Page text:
base has indexes you will have to recreate your indexes. The
records in NewFile2 will have to have the memo fields re-entered
but data from fields other than memos is preserved.

. COPY TO NewFile2 FOR DELETED() && Recs marked w/ empty memos
. ZAP && Erase all records in the original data base
. APPEND FROM NewFile1 && Copied recs w/good memos
. APPEND FROM NewFile2 && Copied recs which had corrupted memos
. ERASE NewFile1.DBF && Clean up work files
. ERASE NewFile1.DBT && Data is recovered in OrigFile.dbf
. ERASE NewFile2.DBF && and OrigFile.DBT
. ERASE NewFile2.DBT

Home Free

Now, hopefully, your data is nearly recovered and you can
continue working with your data base or better yet, go out and
enjoy life. Don't forget, you will have to re-enter memo
information for the records that previously contained corrupt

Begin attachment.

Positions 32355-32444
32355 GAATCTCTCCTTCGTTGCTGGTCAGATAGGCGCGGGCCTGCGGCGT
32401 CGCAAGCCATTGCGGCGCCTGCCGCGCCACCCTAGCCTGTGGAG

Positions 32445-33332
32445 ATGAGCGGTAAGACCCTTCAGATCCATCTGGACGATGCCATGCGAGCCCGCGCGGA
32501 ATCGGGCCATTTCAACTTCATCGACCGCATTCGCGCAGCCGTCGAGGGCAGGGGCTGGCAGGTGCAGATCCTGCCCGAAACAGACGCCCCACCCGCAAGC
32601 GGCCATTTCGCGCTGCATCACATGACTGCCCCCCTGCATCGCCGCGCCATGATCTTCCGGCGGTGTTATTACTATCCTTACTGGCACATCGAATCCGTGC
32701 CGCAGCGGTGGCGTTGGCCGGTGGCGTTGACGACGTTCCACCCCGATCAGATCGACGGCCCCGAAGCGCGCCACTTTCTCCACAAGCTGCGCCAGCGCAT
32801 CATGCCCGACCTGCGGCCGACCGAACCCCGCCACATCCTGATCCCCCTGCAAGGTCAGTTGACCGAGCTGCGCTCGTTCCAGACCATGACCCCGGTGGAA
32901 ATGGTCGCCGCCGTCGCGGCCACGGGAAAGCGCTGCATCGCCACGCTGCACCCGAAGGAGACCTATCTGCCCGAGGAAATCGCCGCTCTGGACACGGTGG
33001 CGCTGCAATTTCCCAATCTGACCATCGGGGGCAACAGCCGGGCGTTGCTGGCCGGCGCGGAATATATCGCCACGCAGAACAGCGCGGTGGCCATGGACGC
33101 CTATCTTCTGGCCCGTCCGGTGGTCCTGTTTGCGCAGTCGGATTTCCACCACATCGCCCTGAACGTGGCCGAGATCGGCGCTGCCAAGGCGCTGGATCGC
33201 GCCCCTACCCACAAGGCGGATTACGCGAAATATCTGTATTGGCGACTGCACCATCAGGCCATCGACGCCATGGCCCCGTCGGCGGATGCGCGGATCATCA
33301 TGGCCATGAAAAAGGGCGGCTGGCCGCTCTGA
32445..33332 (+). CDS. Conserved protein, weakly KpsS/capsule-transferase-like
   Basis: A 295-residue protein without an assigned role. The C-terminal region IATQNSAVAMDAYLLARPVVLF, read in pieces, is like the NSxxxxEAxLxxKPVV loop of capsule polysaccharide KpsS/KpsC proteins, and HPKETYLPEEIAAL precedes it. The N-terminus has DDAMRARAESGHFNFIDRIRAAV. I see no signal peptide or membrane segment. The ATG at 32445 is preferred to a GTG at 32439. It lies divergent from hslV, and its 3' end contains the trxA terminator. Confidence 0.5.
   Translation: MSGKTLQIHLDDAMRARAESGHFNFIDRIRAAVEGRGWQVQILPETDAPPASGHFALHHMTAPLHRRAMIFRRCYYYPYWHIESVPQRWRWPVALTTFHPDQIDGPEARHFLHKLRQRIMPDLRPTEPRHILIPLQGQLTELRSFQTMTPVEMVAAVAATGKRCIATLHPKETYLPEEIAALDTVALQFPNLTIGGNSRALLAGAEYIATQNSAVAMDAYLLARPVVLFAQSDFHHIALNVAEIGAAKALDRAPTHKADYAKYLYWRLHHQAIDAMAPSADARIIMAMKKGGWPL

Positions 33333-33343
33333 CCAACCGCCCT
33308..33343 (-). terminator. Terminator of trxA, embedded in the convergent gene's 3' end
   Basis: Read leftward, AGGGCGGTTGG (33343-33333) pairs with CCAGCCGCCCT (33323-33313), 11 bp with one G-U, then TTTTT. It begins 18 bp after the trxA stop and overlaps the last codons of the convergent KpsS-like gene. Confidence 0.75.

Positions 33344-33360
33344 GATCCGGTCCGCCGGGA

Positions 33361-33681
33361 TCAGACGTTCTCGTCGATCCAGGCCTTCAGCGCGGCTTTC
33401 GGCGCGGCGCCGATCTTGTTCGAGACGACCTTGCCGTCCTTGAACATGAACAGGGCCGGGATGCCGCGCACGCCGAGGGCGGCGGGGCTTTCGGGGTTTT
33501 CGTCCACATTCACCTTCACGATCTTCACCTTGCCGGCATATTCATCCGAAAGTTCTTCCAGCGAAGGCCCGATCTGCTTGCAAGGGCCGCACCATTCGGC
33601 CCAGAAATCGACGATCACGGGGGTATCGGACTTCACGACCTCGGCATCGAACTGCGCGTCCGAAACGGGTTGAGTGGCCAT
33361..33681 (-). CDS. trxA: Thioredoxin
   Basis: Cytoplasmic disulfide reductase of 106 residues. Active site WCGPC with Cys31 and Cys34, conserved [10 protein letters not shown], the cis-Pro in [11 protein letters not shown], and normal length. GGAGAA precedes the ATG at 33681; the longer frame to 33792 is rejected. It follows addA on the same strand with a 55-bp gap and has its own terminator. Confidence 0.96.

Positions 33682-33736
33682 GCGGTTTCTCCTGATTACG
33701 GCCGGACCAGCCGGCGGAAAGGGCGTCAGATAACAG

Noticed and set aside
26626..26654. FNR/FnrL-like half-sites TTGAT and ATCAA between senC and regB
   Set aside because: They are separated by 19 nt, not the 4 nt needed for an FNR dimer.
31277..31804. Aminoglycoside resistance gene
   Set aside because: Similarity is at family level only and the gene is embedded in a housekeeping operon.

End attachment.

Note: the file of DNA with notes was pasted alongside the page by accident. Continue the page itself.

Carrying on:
memo data. Remember to keep reliable and current backups. To
neglect to do so could be as much of a nightmare as being hit
while driving without insurance or being audited by the IRS
or..well, you get the idea.

If you have continuing problems with memo files you should
contact the Ashton-Tate Software Support line and speak to a
Support Technician to help determine the possible cause and
solution to your continuing corruption problems. If you have a
modem, you can dial up the Ashton-Tate BBS, now toll free in most
areas. See the masthead information on the back page of this
magazine for phone numbers and available hours of these services.

  3 Responses to “Category : Dbase (Clipper, FoxBase, etc) Languages Source Code
Archive   : TN9003.ZIP
Filename : MEMOS.TXT

  1. Very nice! Thank you for this wonderful archive. I wonder why I found it only now. Long live the BBS file archives!

  2. This is so awesome! 😀 I’d be cool if you could download an entire archive of this at once, though.

  3. But one thing that puzzles me is the “mtswslnkmcjklsdlsbdmMICROSOFT” string. There is an article about it here. It is definitely worth a read: